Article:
As new and re-emerging vector-borne diseases are occurring across the world, East Africa represents an interesting location, being the origin of several arboviruses with a history of urbanization and global spread. Rapid expansion of urban populations and alteration of natural habitats creates the opportunity for arboviruses to host-switch from wild, sylvatic hosts or vectors into urban transmission affecting human populations. Although mosquito surveillance regularly takes place in urban areas of Kenya, for example identifying vectors of dengue virus or malaria viruses, little work has been carried out to determine the distribution and abundance of sylvatic vectors. Here, we describe the mosquito vector species and diversity collected at twelve forest habitats of rural Kenya.
Artemisinin extracted from Artemisia annua has been used efficiently in malaria treatment since 2005. In this study, the variations in plant parameters (plant biomass, glandular trichome density, essential oil total chemical content, artemisinin production, and polyphenol oxidase (PPO) activity) were tested under different soil types (Luvisol, Gleysol, Anthrosol and sterile peat) and cultivation conditions (potted plants in semi-open field, and open field experiments) for plants inoculated with arbuscular mycorrhizal fungus (AMF) Rizophagus irregularis.
Plasmodium falciparum is the causative agent of the deadliest human malaria. New molecules are needed that can specifically bind to erythrocytes that are infected with P. falciparum for diagnostic purposes, to disrupt host-parasite interactions, or to deliver chemotherapeutics. Aptamer technology has the potential to revolutionize biological diagnostics and therapeutics; however, broad adoption is hindered by the high failure rate of the systematic evolution of ligands by exponential enrichment (SELEX). Here we performed parallel SELEX experiments to compare the impact of two different methods for single-strand recovery on the efficiency of aptamer enrichment.
Effective targeting and evaluation of interventions that protect against adult malaria vectors requires an understanding of how gaps in personal protection arise. An improved understanding of human and mosquito behaviour, and how they overlap in time and space, is critical to estimating the impact of insecticide-treated nets (ITNs) and determining when and where supplemental personal protection tools are needed. Methods for weighting estimates of human exposure to biting Anopheles mosquitoes according to where people spend their time were first developed over half a century ago. However, crude indoor and outdoor biting rates are still commonly interpreted as indicative of human-vector contact patterns without any adjustment for human behaviour or the personal protection effects of ITNs.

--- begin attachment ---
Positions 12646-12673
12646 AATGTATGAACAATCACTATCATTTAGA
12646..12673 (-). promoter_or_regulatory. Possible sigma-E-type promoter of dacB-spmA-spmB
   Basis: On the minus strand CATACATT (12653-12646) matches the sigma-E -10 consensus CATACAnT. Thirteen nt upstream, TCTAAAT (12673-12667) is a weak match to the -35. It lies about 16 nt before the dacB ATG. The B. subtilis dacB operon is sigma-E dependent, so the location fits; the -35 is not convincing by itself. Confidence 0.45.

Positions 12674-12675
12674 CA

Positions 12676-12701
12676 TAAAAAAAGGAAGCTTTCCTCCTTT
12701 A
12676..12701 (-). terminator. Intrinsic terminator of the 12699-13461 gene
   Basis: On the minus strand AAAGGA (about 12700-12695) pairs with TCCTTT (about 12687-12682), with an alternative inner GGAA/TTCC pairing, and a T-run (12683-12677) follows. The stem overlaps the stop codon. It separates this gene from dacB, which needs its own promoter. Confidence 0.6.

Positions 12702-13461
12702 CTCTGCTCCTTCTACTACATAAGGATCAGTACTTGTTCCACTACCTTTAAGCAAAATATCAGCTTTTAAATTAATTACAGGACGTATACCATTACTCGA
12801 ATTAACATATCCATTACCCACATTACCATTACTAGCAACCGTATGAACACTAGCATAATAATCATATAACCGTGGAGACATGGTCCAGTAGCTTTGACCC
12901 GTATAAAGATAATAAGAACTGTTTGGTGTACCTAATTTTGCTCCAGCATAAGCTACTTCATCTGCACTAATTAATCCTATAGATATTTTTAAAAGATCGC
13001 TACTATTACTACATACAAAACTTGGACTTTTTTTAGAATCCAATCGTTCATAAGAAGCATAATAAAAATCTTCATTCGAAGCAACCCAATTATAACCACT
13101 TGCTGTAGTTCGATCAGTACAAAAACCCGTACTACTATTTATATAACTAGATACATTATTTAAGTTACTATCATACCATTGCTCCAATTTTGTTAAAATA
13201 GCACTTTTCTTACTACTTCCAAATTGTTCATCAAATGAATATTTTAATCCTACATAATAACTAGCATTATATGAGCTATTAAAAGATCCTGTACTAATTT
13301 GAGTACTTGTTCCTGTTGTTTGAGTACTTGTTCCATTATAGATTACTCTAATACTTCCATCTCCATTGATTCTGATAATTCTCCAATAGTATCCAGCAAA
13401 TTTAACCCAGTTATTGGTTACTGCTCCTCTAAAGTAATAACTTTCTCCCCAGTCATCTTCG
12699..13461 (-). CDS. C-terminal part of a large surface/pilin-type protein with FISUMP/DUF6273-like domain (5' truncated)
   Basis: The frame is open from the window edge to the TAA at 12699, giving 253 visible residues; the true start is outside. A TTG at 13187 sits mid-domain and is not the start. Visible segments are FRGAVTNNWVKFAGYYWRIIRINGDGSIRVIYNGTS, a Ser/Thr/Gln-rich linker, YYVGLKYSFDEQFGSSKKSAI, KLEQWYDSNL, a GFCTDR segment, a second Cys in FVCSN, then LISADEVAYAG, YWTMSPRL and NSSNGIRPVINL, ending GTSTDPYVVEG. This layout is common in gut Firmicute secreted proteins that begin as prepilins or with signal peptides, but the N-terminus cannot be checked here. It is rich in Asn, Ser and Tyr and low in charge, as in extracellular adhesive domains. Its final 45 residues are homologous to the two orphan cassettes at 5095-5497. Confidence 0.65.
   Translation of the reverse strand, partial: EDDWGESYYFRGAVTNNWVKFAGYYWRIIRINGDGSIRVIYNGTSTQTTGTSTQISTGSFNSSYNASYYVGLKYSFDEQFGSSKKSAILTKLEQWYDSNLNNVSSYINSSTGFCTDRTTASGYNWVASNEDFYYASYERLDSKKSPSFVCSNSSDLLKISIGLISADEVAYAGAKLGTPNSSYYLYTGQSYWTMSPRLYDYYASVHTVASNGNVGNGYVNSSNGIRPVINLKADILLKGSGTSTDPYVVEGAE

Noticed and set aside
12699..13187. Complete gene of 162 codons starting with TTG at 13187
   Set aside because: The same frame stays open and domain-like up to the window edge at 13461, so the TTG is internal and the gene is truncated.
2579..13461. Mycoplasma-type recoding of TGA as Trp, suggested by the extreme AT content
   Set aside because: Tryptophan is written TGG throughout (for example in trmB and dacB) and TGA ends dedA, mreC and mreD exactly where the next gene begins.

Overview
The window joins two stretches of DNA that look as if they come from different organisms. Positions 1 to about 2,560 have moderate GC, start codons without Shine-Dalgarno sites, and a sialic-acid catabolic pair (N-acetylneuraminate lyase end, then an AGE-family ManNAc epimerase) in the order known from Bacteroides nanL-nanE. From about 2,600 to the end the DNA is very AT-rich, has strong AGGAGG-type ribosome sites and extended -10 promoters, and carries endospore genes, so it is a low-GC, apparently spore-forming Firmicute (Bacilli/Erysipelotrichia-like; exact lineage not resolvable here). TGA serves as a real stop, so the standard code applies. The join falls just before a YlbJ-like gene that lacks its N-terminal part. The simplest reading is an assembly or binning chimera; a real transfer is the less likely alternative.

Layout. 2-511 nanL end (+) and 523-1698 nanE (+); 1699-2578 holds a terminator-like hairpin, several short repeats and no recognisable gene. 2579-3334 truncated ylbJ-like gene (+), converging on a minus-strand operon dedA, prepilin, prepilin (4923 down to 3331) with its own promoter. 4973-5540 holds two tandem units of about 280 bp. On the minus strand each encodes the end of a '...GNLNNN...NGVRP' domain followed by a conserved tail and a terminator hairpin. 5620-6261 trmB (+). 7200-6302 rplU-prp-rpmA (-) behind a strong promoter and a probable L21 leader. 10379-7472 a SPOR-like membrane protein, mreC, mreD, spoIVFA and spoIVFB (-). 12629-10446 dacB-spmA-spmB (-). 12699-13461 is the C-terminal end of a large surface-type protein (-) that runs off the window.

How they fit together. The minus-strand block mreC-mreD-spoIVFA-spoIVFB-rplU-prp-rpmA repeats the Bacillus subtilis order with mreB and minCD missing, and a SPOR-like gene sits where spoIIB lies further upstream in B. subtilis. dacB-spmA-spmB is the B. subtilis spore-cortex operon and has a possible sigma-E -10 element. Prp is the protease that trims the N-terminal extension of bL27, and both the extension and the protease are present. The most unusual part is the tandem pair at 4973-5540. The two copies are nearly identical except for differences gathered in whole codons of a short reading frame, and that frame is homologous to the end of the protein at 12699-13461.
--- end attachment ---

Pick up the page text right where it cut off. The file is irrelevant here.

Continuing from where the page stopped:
We introduce an approach based on functional data analysis to identify patterns of malaria incidence to guide effective targeting of malaria control in a seasonal transmission area. Using functional data method, a smooth function (functional data or curve) was fitted from the time series of observed malaria incidence for each of 575 villages in west-central Senegal from 2008 to 2012. These 575 smooth functions were classified using hierarchical clustering (Ward’s method), and several different dissimilarity measures.
Recently we heterologously expressed, purified, and analyzed the function of the sole Plasmodium falciparum phosphatidylinositol 3-kinase (PI3K), found that the enzyme is a "class III" or "Vps34" PI3K, and that it is irreversibly inhibited by Fe2+-mediated covalent, nonspecific interactions with the leading antimalarial drug dihydroartemisinin (Hassett M. R., et al. (2017) Biochemistry 56, 4335-4345).
Malaria is one of the deadliest infectious diseases in the world. Immune responses to Plasmodium falciparum malaria vary among individuals and between populations. Human genetic variation in immune system genes is likely to play a role in this heterogeneity. Natural killer (NK) cells produce inflammatory cytokines in response to malaria infection, kill intraerythrocytic Plasmodium falciparum parasites by cytolysis, and participate in the initiation and development of adaptive immune responses to plasmodial infection.
Chalcones (1, 3-diaryl-2-propen-1-ones) and their derivatives are widely explored from the past decade for its antimalarial activity. To elucidate their mechanism of action on the malaria parasite, the ultrastructural changes with the action of these derivatives in different organelles of the parasite were studied in vitro. Infected RBCs [CQ sensitive (MRC-2) and CQ resistant (RKL-9) Plasmodium strain] were treated with three chalcone derivatives 1, 2 and 3 and standard drugs, i.e., CQ and artemisinin at twice their respective IC50 values for 24 h and then harvested, washed, fixed, embedded and stained to visualize ultra-structure changes before and after intervention of treatment under in vitro condition through transmission electron microscope.
Successful control programs have impeded local malaria transmission in almost all Gulf Cooperation Council (GCC) countries: Qatar, Bahrain, Kuwait, Oman, the United Arab Emirates (UAE) and Saudi Arabia. Nevertheless, a prodigious influx of imported malaria via migrant workers sustains the threat of local transmission. Here we examine the origin of imported malaria in Qatar, assess genetic diversity and the prevalence of drug resistance genes in imported Plasmodium falciparum, and finally, address the potential for the reintroduction of local transmission.
The surface of insects is coated in cuticular hydrocarbons (CHCs); variations in the composition of this layer affect a range of traits including adaptation to arid environments and defence against pathogens and toxins. In the African malaria vector, Anopheles gambiae quantitative and qualitative variance in CHC composition have been associated with speciation, ecological habitat and insecticide resistance.